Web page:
E. coli ST 1193 is a highly virulent strain with increased global spreading, which has until now, been seldom described in neonates. In a recent study of neonatal invasive E. coli and their molecular characteristics in China, ST 1193 was the most frequently detected clone and 33% of the E. coli ST 1193 was ESBL-producing (14). Further, there are data on a rapid increase in E. coli ST 1193 in isolates from young adults in the United States and the first-time prevalence of E. coli ST 1193 in neonates in the country was described in 2019 (15). We have, in this case report, described the first known case in Sweden, where a newborn died because of an E. coli ST 1193 meningitis. To our knowledge, only one fatal case of neonatal meningitis caused by E. coli ST 1193 has globally been described earlier, with a similar fulminant course as in our case (16).

From this case we conclude that studies regarding virulence factors of ESBL-E. coli infections in pregnant women and their children are needed to find which newborn babies that could be at risk for severe invasive disease. Such studies might lead to new recommendations in the management of the neonates born to ESBL- E. coli colonized mothers, i.e., interventions including intensifying the observations of vital parameters of the newborn in the postnatal ward and a new increased awareness of potential severe invasive neonatal infection. Further, it highlights the risk of delay in diagnosis when a marking for a MDR bacteria is removed from a medical record.

Data Availability Statement

The original contributions presented in the study are included in the article/supplementary material, further inquiries can be directed to the corresponding author.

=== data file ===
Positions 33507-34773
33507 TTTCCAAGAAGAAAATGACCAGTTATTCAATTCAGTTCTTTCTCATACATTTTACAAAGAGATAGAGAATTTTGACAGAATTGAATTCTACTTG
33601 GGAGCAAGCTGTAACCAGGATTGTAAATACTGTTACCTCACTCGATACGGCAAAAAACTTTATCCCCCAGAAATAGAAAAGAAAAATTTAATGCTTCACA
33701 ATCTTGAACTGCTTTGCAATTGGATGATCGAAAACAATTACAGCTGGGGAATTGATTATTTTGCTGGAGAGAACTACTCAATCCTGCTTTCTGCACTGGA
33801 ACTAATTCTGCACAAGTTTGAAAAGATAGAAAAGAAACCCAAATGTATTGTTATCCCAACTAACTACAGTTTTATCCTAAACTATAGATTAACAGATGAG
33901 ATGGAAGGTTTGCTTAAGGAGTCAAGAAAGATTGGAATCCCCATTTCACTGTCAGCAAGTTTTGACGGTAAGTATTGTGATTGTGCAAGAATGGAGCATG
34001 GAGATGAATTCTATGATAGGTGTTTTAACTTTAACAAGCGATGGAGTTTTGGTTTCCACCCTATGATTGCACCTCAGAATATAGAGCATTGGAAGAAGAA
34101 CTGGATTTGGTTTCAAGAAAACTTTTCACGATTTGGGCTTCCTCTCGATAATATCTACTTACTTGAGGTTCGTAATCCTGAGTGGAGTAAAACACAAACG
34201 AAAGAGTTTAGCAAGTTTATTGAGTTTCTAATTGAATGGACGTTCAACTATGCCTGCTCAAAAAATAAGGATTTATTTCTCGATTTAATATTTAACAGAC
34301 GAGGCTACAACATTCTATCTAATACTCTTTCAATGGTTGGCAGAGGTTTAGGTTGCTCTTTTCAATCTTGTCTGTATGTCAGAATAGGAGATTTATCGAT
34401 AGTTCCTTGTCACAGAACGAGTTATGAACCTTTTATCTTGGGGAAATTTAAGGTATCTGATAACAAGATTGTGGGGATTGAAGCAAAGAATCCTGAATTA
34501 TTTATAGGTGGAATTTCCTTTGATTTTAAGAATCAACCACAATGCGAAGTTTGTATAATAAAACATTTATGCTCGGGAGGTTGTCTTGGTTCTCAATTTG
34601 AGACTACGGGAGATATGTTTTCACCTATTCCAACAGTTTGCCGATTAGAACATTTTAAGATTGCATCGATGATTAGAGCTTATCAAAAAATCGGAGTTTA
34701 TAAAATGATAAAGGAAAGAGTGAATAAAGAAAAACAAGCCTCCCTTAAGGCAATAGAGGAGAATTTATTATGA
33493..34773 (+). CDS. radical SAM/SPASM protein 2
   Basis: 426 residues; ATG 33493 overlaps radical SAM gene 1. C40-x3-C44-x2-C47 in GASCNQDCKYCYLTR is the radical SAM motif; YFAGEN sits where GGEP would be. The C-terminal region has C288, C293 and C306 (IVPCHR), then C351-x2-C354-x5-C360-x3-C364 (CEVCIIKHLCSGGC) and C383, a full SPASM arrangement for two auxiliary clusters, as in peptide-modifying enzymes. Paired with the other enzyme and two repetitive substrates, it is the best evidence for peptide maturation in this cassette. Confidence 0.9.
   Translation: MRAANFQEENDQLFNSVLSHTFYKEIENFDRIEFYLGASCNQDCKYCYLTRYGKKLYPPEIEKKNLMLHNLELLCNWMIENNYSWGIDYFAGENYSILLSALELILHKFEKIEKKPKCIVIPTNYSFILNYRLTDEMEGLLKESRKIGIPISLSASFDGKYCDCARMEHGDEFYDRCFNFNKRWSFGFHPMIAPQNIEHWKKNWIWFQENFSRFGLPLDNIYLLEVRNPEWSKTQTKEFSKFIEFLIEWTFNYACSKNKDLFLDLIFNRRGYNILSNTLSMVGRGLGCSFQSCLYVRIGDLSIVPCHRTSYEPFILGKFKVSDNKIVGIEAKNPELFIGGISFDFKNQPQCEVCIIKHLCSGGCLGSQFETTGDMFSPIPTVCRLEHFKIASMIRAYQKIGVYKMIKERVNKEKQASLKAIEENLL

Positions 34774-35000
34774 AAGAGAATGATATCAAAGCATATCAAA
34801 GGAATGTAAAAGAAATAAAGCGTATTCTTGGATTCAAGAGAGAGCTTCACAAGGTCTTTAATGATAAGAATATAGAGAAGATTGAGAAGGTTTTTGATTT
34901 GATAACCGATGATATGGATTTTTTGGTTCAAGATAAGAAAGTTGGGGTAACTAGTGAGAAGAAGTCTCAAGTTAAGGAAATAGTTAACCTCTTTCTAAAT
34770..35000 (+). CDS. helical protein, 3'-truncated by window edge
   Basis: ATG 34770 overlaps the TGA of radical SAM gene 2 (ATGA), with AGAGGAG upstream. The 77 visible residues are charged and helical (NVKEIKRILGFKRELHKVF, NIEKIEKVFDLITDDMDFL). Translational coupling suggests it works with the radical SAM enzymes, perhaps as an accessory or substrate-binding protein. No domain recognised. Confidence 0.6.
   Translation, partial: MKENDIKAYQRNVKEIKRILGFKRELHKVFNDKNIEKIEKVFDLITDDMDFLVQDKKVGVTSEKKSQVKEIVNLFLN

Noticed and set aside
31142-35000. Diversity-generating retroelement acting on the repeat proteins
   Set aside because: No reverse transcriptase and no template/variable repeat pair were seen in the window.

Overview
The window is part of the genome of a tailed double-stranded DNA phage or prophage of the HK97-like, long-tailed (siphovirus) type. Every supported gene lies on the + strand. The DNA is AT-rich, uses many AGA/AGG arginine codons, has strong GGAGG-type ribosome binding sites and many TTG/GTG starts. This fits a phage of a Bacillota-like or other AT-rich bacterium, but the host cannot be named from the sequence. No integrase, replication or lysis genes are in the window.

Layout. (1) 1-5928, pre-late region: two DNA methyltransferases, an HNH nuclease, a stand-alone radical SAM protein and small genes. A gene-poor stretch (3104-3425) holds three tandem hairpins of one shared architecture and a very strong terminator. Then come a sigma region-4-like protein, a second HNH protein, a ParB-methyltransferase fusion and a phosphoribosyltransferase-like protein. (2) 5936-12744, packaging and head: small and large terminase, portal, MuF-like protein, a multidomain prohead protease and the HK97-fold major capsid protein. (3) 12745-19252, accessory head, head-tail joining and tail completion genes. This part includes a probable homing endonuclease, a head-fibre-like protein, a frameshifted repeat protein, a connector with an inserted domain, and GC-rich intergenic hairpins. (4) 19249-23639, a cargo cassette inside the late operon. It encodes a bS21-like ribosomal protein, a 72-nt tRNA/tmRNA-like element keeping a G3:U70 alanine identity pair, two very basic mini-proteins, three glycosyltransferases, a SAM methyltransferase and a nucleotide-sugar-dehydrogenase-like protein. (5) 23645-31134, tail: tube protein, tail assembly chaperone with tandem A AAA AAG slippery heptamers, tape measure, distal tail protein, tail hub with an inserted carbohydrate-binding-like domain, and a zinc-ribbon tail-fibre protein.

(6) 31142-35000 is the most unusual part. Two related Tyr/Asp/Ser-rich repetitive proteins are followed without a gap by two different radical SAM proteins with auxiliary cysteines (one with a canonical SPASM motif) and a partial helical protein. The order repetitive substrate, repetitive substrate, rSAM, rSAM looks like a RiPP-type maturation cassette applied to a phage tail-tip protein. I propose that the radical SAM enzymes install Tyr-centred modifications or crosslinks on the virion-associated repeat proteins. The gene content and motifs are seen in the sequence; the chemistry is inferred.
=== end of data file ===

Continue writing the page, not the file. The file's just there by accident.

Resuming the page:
Author Contributions

FO, AL, and VN wrote the first draft of the manuscript. FO and VN coordinated the work around the manuscript. AL and FO extracted the original information from the patients medical records. MF, MK, PE, and CG wrote sections of the manuscript. All authors contributed to manuscript revision, read, and approved the submitted version.

Conflict of Interest

The authors declare that the research was conducted in the absence of any commercial or financial relationships that could be construed as a potential conflict of interest.

Publisher’s Note

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Keywords: neonatology, meningitis, extended-spectrum β-lactamase, sepsis, case report

Citation: Oldendorff F, Linnér A, Finder M, Eisenlauer P, Kjellberg M, Giske CG and Nordberg V (2022) Case Report: Fatal Outcome for a Preterm Newborn With Meningitis Caused by Extended-Spectrum β-Lactamase-Producing Escherichia coli Sequence Type 1193. Front. Pediatr. 10:866762. doi: 10.3389/fped.2022.866762

Received: 31 January 2022; Accepted: 11 March 2022;
Published: 06 April 2022.

Edited by:

Domenico Umberto De Rose, Bambino Gesù Children’s Hospital (IRCCS), Italy

Reviewed by:

Martin Brizuela, Hospital Velez Sarsfield, Argentina
Naveen Kumar Devanga Ragupathi, The University of Sheffield, United Kingdom

Copyright © 2022 Oldendorff, Linnér, Finder, Eisenlauer, Kjellberg, Giske and Nordberg. This is an open-access article distributed under the terms of the Creative Commons Attribution License (CC BY). The use, distribution or reproduction in other forums is permitted, provided the original author(s) and the copyright owner(s) are credited and that the original publication in this journal is cited, in accordance with accepted academic practice. No use, distribution or reproduction is permitted which does not comply with these terms.

*Correspondence: Frida Oldendorff,